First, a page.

Difference Between BMW 330i and 330Ciby William Zane
The BMW 330Ci is part of the E46 generation of the Bavarian company's popular 3 Series lineup. The E46 was preceded by the E36 and was later replaced by the even better performing and more competent E90 and E92 generation 3 Series. Produced from 1999 to 2006, the E46 generation is widely loved by BMW enthusiasts for both its styling and robust, high quality engineering. The 330Ci is one of the coupe versions that was offered in the E46 lineup.
For the coupe versions of the 3 Series that came before the E46 generation, BMW did not use any special letters in the models' badging, referring to two door versions of the cars like the 325i as coupes. That changed with the introduction of the coupe version of the E46 in 2001. The "C" in 330Ci refers to the fact that this is the two-door version of the 330i sedan. The biggest differentiating factor between the 330i and the 330Ci is the difference in the number of doors.
Like the 330i, the 330Ci is powered by a 2,979 cc M54 inline-6. This engine produces 225 horsepower and 214 foot-pounds of torque. All versions of the 330, including the 330i, 330Ci, 330Ci convertible and 330ix, were available with an upgraded package, called the ZHP Performance Package, that increased power to 235 horsepower and 222 foot-pounds of torque. Cars specified with this $3,900 package are the most desirable of the E46 3 Series.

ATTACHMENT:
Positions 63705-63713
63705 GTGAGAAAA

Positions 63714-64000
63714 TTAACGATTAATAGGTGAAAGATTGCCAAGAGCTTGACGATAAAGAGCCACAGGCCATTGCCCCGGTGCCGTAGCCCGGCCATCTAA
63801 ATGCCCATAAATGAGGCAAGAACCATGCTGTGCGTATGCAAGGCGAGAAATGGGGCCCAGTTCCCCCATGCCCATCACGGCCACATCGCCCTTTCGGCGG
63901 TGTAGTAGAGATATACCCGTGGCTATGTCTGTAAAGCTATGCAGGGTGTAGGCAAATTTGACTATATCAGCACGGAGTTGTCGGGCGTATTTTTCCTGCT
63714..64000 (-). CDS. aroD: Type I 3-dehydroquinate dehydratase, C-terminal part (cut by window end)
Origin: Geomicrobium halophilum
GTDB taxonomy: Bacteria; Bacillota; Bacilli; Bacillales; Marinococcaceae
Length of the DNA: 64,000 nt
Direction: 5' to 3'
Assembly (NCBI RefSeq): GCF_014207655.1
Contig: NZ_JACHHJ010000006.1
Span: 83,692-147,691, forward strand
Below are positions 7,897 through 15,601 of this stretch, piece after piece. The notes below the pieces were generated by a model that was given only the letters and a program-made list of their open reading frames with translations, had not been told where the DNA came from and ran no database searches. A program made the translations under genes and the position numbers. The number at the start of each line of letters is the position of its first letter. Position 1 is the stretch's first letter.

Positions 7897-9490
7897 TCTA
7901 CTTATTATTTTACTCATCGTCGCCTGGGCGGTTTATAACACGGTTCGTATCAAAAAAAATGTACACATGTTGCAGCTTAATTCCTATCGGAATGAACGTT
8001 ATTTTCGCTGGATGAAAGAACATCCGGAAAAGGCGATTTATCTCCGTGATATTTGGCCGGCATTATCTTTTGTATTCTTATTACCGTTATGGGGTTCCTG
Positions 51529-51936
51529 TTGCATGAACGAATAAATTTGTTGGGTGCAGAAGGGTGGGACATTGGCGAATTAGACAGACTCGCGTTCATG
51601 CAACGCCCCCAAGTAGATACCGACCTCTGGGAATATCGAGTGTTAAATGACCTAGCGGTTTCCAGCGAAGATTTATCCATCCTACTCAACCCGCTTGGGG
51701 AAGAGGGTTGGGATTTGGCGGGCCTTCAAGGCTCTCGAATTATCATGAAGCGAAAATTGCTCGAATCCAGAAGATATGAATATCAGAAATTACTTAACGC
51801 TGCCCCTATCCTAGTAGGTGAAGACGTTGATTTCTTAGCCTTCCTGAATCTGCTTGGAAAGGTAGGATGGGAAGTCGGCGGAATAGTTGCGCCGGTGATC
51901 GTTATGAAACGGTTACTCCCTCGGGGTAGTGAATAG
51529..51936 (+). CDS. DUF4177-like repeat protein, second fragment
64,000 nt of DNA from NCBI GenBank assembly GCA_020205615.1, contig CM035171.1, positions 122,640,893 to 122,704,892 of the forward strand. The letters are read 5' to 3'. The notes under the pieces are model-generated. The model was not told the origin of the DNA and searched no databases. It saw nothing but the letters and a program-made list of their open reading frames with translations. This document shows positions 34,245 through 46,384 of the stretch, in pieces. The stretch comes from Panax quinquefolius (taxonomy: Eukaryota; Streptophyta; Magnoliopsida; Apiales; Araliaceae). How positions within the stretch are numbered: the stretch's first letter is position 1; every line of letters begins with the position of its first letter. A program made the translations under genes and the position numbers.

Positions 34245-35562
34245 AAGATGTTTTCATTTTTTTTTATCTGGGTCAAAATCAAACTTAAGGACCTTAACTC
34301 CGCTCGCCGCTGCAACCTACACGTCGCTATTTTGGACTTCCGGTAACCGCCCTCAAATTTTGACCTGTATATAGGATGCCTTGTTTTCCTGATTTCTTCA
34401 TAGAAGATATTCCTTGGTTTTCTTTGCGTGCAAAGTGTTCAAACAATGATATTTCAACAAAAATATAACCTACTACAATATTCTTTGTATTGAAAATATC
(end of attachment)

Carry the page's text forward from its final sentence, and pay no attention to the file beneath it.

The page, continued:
Chassis and Interior
The 330Ci was built on the same chassis as the rest of the E46 3 Series lineup. Along with the extra power, the 330 models benefited from a more advanced version of BMW's DSC (Dynamic Stability Control). There were also slightly larger brake rotors. Cars equipped with the ZHP package received a different rear differential for better acceleration, an M-tuned suspension and larger, 18-inch wheels. The 330Ci uses the same interior as the 330i, and was offered with the same options.
Initially the 330Ci was offered with a five-speed manual or a GM five-speed, Steptronic automatic. Later models gained a six-speed in place of the five-speed. BMW's SMG gearbox was offered on the 2005 330Ci and 330i.
- Bimmer Magazine; "The Perfect 3"; November 2006
William Zane has been a freelance writer and photographer for over six years and specializes primarily in automotive-related subject matter among many other topics. He has attended the Academy of Art College in San Francisco, where he studied automotive design, and the University of New Mexico, where he studied journalism.